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No Responses to “How I Cracked The Slap And Lived To Tell About It”

  1. Lachlan Jobbins Says:

    Hey Joel,

    Another spot-on post.

    I think you absolutely nailed it here: ‘All in all this [cracking the DRM] is not something the average internet user would be bothered doing. Instead, they just wouldn’t buy the book at all.’

    I strongly suspect that local publishers are losing sales to piracy, simply because they currently make it too difficult to read in the format(s) readers want. What good is a PDF on anything but a screen? If it’s easier to download a pirated ePub copy than locate a legitimate one (if it even exists), then why wouldn’t they?

    I know at least one other person who has a similar issue – with Nam Le’s ‘The Boat’. It’s crazy. We’re all shooting ourselves in the foot.


    P.S. Isn’t Christos Tsiolkas a genius? ‘The Slap’ was my absolute favourite book of 2009 [read in the ‘treeware’ version]

  2. joelblacklock Says:

    Yes – I loved The Slap – I probably should have mentioned that. The quality of the book wasn’t marred by the process of buying it! I’ve spoken to a couple of people in-house about DRM now, and they all completely disagree with me. I suspect it may turn out to be a generational thing. Many of the people making these decisions about DRM protection have never and would never pirate something – mostly, I suspect, for technical reasons. They really do not see the threat of piracy as serious, because they don’t do it, and don’t really know anyone who does.

    Having said that, I don’t think DRM will last with ebooks. I think it’s just a matter of time before readers settle in to using a few different ereaders and the ebook sellers no longer have a monopolistic motivation to force DRM on the books they sell. The same thing happened with iTunes music – it’s now sold DRM free.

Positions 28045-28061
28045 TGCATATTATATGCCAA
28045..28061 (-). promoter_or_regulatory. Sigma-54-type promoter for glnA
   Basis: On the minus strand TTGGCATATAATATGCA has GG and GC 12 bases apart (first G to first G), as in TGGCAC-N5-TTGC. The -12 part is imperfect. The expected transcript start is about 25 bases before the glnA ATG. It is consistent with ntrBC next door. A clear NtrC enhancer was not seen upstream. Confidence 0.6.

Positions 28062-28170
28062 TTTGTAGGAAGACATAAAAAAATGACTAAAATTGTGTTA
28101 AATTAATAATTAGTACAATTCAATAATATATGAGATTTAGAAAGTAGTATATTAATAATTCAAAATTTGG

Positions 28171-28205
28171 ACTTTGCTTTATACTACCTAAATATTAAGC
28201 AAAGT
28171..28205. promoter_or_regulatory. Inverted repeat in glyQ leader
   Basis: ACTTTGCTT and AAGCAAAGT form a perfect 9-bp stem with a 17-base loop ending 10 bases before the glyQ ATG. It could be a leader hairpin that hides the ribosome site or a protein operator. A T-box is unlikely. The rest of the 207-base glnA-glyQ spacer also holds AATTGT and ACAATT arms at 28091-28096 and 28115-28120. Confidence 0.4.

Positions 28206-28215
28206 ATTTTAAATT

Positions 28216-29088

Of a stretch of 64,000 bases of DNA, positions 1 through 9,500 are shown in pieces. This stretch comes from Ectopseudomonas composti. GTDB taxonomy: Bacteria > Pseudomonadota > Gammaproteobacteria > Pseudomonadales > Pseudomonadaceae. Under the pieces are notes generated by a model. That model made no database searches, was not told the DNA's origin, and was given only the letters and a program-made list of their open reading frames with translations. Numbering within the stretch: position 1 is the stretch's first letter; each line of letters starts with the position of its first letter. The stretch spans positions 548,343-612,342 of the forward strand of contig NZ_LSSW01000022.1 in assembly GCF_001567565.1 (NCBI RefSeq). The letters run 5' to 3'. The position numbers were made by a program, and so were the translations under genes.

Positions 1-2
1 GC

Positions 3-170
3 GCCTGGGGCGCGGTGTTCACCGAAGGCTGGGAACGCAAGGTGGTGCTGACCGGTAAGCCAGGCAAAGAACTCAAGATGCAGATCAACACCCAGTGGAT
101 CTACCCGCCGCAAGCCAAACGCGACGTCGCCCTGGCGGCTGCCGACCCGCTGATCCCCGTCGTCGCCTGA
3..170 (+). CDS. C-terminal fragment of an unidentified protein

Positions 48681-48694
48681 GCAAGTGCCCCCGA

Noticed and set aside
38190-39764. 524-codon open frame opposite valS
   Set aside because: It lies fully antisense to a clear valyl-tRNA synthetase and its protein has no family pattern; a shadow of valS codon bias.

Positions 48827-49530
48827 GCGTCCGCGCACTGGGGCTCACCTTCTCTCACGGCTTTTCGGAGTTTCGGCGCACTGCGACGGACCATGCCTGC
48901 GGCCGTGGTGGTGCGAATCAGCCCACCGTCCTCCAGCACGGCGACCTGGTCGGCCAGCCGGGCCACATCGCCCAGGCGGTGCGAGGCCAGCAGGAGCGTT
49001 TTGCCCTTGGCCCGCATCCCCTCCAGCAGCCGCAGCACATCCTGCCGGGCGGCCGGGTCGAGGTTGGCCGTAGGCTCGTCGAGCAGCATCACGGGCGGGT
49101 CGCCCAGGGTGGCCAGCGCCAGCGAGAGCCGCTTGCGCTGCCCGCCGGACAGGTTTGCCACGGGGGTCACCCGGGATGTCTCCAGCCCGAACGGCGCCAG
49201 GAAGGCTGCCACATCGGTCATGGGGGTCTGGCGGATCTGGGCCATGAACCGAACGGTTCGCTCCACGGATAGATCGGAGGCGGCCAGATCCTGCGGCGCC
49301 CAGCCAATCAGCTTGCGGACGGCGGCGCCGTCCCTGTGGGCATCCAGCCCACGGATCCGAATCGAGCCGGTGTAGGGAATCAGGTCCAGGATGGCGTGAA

3. Sam Says:

    I thought that quite a few ebooks came with multiple licenses enabling you to own several copies? I thought the norm was three versions, enabling the owner to have one on there hand held device and others on their PC. Having said that, I have never downloaded a book so I think I’m way off.

  4. joelblacklock Says:

    Many come with multiple licenses. But those licenses are restricted to certain devices. For example, if you buy a Kindle book for your Kindle, you can read that book on your iPhone as well – but only through the Kindle iPhone app. Each vendor of ebooks creates a closed ebook ecosystem in order to force book buyers to only buy from them. It’s quite anti-competitive and anti-consumer – but it’s obviously better than only being able to read that one book on the one device. The ideal situation is that once you buy your book, YOU get to decide which device you read it on – be it your computer, iPhone, iPad, Kindle or whatever – without being beholden to a single ebook store.

  5. Nyssa Says:

    Years ago I had bought an ebook from Dymocks that was Adobe Digital Edition. Since I got an iphone, I figured why not re-download it and stick it on there. Of course that didn’t work! The only cracking software I found that was free put watermarks on every page ><

    So why would I ever buy from Dymocks again? They've just brought out yet another DRM – called DNL, which is by an Aussie group. Can't find out on the website if there's any iphone apps for it, or any devices it works on/with other than downloading the reader software on computers.

    I don't like this idea of not owning anything, but rather being 'loaned'. With music a few years back, I bought a few cds worth from NineMSN and it only had a 5 copy limit. Now it's on my old Mp3 player that I never use because I have my iphone. There were rumours about the Sims 3 having DRM that limited how many times you could install the game, and that's just plain fail.

    So yes…DRM = ftl.

  6. Joel Blacklock Says:

    Totally agree. DNL is a special format that’s used for Dymocks’s ridiculously overpriced Iliad ereader. Apparently it has provisions for including images and video etc. The only problem is, as far as I can tell, about three people own an Iliad. They cost over $1000!

  7. leta Says:

    Where can I find a PDF copy of the Slap? Any help finding it would be very much appreciated. Thanks

  8. Joel Blacklock Says:

    I believe you can buy a copy at